Krishna’s arrival in Mathura was supposed to be His entrance into an ominous trap, but Krishna very blissfully and lightheartedly entered the city. And when the news spread that Krishna, the Supreme Personality of Godhead, had come, all the residents of Mathura spontaneously turned out to see Him. The real festival in Mathura became the festival of seeing Krishna. All the young girls were very eager to see Krishna, but out of modesty they went to the roofs of the houses to catch a glimpse of Him. The people had heard about Krishna and His activities, but only now did they have the chance to see Him. They became ecstatic and rushed from whatever they were doing to see Krishna passing through the streets. People talked back and forth about how beautiful Krishna was, and they praised the great fortune of the gopis and other devotees of Vrndavana who were able to see Krishna every day.
There are two kinds of human beings—devotees and demons—and in Mathura Krishna encountered both. While Krishna and Balarama were walking through the streets of Mathura, They met a washerman carrying various garments. Krishna asked the washerman for some clothing and promised to award him all good fortune. This is the basis of Krishna consciousness: the devotee offers whatever he has to the Lord, and the Lord, although not in need, accepts the offering to help awaken the devotee’s original relationship of service to Him. Unfortunately, this washerman thought himself a servant not of Krishna but of Kamsa. Not only did he refuse to give Krishna clothing, but he called Him impudent. “Don’t ask for things that are the King’s property,” he said, “or You will be punished.” Krishna became very angry with this servant of Kamsa and killed him, using only His hand as a weapon.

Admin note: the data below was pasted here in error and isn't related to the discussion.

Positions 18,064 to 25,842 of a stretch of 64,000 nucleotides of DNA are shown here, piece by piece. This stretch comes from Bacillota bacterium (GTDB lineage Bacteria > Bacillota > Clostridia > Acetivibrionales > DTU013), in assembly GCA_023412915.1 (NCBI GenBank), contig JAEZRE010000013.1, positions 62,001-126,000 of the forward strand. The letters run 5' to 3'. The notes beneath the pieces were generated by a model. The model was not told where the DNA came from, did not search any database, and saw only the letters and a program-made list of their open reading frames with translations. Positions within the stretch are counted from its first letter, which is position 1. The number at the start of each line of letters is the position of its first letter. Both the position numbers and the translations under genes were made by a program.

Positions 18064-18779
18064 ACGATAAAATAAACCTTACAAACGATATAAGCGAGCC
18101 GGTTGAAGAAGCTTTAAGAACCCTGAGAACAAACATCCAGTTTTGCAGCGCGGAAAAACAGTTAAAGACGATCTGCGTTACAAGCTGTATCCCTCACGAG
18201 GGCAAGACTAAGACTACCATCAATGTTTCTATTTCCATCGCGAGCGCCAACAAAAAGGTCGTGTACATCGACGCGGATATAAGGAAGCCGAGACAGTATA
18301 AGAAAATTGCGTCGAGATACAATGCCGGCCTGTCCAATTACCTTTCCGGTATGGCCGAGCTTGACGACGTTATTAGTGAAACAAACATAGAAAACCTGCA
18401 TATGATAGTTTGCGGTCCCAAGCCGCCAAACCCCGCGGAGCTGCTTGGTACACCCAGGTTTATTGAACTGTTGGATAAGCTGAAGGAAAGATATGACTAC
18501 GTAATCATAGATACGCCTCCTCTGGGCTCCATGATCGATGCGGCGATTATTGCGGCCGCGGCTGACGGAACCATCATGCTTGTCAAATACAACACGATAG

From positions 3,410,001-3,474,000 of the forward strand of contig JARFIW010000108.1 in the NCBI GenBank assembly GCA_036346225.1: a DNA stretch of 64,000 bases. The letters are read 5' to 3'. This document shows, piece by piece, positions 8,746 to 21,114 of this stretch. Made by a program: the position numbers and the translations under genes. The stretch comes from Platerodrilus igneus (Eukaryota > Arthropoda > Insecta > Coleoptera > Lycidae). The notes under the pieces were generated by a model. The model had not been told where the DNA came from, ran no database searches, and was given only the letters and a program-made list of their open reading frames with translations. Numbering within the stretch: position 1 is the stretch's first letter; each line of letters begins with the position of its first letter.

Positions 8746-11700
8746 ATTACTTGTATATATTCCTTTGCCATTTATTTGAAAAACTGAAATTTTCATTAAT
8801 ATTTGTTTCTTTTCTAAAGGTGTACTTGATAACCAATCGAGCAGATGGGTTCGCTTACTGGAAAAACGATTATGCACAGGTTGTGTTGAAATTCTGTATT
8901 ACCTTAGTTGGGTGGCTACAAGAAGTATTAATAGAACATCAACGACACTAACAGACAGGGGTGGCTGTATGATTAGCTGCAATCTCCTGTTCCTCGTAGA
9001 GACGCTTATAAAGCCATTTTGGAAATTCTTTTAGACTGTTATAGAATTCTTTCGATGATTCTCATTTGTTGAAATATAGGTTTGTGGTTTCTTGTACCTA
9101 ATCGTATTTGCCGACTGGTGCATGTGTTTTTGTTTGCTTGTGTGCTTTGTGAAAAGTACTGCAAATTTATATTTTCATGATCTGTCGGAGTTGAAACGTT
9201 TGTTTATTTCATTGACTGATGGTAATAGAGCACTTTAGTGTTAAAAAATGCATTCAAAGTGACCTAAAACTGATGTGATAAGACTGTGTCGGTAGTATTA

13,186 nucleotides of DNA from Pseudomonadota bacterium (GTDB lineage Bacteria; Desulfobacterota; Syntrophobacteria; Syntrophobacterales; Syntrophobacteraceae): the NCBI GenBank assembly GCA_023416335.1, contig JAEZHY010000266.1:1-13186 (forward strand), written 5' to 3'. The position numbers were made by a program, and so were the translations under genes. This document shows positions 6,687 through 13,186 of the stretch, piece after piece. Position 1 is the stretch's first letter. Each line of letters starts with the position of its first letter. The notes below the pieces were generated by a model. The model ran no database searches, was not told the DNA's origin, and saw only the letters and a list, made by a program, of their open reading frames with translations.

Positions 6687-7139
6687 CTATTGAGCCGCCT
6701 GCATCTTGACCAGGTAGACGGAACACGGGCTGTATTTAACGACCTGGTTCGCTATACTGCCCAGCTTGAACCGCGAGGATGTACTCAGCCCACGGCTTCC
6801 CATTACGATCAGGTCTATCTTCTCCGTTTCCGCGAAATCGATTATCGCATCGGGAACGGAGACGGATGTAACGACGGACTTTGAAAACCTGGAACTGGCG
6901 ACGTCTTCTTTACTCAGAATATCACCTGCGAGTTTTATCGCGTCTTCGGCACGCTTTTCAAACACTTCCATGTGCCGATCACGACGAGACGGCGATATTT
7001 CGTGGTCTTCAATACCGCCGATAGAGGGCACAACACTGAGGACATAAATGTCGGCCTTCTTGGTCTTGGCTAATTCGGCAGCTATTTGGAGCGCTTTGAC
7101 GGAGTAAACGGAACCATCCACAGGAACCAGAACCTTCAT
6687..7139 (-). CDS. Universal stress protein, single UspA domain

The florist offered an exquisite garland to the Lord.
A little later Krishna and Balarama met a florist who was exactly the opposite of the washerman. He was very submissive and simply prayed to be eternally engaged in devotional service to Krishna. The florist gave Krishna a very beautiful garland at his home, and thus his desire was fulfilled.
Krishna and Balarama also met a young hunchback woman carrying sandalwood paste. Her duty had been to bring sandalwood to King Kamsa daily, but when she saw the personal beauty of Krishna and Balarama, she voluntarily offered the sandalwood paste to Them. In return, Krishna transformed her from a hunchback into a beautiful young woman by touching her with His hand. One may take these extraordinary encounters to be fictitious or imaginary, but they are the actual historic activities the Personality of Godhead performed while present on earth some 5,000 years ago. The great authorities in Krishna consciousness who are passing down the narrations of Bhagavad-gita and Srimad-Bhagavatam do not doubt these facts. Mundane scholars and people in general may doubt them, but they cannot understand the science of God as presented in Vedic literature. One who is not rendering service to the Personality of Godhead through a bona fide spiritual master can only whimsically speculate about what God can or cannot do.
As Krishna and Balarama approached the sacrificial arena in Mathura, They saw a big display where a giant bow was being guarded by state soldiers. Krishna walked right past the guards, picked up the bow and broke it. The sound of the bow’s cracking reverberated throughout the land and sky and even reached the palace of Kamsa. The guards rushed Krishna and Balarama, but the two brothers immediately killed them and left the arena.
Thereafter, Krishna continued to visit various places in Mathura, and the citizens turned out to see Him, astonished at His extraordinary beauty and opulence. In Krishna, the Supreme Personality of Godhead, Srila Prabhupada writes, “The two brothers strolled carefree in the street, not caring for the law and order of Kamsa.” In this way They hinted at the severe danger awaiting Kamsa.